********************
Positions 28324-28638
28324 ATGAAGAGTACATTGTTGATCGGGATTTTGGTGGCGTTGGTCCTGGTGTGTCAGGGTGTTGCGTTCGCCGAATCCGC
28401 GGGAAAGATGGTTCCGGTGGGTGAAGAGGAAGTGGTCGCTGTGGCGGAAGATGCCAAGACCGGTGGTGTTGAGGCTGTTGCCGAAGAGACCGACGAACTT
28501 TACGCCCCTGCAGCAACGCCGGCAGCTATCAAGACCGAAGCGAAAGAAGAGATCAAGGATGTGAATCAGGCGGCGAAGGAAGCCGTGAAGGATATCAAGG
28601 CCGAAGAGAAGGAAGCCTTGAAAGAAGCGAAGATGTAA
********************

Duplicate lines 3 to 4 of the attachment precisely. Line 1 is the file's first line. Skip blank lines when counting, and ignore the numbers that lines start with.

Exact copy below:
28401 GGGAAAGATGGTTCCGGTGGGTGAAGAGGAAGTGGTCGCTGTGGCGGAAGATGCCAAGACCGGTGGTGTTGAGGCTGTTGCCGAAGAGACCGACGAACTT
28501 TACGCCCCTGCAGCAACGCCGGCAGCTATCAAGACCGAAGCGAAAGAAGAGATCAAGGATGTGAATCAGGCGGCGAAGGAAGCCGTGAAGGATATCAAGG